Why characters don’t always do what you want them to – Amulya Malladi

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By Amulya Malladi

I have always wanted to write a love story, a grand one, albeit, with a happy ending. I’m a sucker for happy endings.♥

When I started to write my fifth novel, The Sound of Language, the story of a relationship between an old Danish keeper, Gunnar and a young Afghan refugee, Raihana – I was convinced that Gunnar and Raihana would fall in love.

Gunnar was modeled after my father-in-law as I imagined he would be if his wife passed away – grumpy, uncommunicative and lost, but essentially an honest and good man. Raihana was an Afghan refugee studying in a Danish language class, which is a legal requirement for refugees in Denmark. Through the language school, Raihana works for Gunnar who is a hobby beekeeper.

I thought buzzing bees, honey, working in close quarters – Gunnar and Raihana would have no choice. I told my husband I was finally doing it. I was writing a love story. And it would be a scandalous one where an older Danish man fell in love with a younger Afghan refugee.

When I wrote the book, I was myself going to a Danish language school. For research I spoke to one of my classmates who was from Afghanistan and her husband, Abdullah. When I asked them if Raihana would fall in love with Gunnar, Abdullah emphatically said, “No. That would never happen. An Afghan would not fall in love with a Dane.” He thought it was a completely absurd idea.

Book cover_hi resBut what did he know? He didn’t know my Raihana and he didn’t know my Gunnar. They had so much in common, it would happen. I was certain. I would make it happen.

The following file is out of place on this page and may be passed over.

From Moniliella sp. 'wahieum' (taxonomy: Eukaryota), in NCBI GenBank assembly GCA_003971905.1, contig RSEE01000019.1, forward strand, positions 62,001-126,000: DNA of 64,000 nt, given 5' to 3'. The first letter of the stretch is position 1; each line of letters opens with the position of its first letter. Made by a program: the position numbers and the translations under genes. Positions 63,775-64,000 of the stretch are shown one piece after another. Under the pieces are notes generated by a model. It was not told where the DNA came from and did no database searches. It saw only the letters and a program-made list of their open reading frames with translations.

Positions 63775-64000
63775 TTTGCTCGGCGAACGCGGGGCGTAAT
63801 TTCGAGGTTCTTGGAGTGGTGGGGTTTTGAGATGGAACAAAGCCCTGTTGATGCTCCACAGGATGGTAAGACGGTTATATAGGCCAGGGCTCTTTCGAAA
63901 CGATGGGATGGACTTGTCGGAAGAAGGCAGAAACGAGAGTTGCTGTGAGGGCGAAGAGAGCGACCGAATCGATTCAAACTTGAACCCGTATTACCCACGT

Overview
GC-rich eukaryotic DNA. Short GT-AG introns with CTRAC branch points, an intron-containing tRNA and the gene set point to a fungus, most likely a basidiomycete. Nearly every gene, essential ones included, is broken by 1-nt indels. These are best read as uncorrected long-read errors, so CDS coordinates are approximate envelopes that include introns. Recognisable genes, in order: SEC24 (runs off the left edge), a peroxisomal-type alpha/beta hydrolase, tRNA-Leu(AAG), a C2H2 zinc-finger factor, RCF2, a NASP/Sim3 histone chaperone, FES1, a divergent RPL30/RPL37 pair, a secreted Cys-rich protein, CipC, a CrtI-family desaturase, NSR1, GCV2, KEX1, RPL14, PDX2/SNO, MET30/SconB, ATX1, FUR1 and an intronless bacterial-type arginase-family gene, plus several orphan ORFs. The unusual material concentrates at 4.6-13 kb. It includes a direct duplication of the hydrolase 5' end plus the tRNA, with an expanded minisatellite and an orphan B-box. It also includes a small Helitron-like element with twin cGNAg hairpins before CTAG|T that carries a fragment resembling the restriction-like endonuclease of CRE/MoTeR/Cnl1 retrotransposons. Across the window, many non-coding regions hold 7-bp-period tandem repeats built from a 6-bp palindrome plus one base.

Raihana had lost her husband in Afghanistan and was still struggling with the loss of her husband, her homeland and her identity. Gunnar had lost his wife of forty plus years. She managed him and his life. She ran the house, made sure everyone received a Christmas present, managed the social calendar. Since her death he had become uncommunicative and antisocial, mourning her loss. Two characters from different parts of the world, one old and retired, another young and brave – they would help each other recover and heal.

They did. They did it by becoming friends.

However many times I tried to make them fall in love, they stubbornly refused. I wrote scenes where a hand grazed another, a feeling burst inside one of them – but they refused to go for it. I wrote these pages of a blooming romance and found that I needed to delete them the day after because they were not authentic; they were not true to these people I had conjured.

This is a lesson, I learn over and over again. In the past years I have learnt to trust my characters and ultimately myself – but sometimes I wish that someone in my book world would do something I want them to do, even if it’s out of character and that’s where I go wrong. But then I delete those pages, wipe that slate clean and let my characters tell their story, after all, they do it so much better.

Amulya Malladi is the author of six novels, including The Mango Season and Serving Crazy with Curry. Her books have been translated into several languages, including Dutch, German, Spanish, Danish, Romanian, Serbian, and Tamil. Her sixth novel, A House for Happy Mothers, will be released by Amazon’s Lake Union Publishing in June 2016. She lives in Copenhagen with her husband and two sons.


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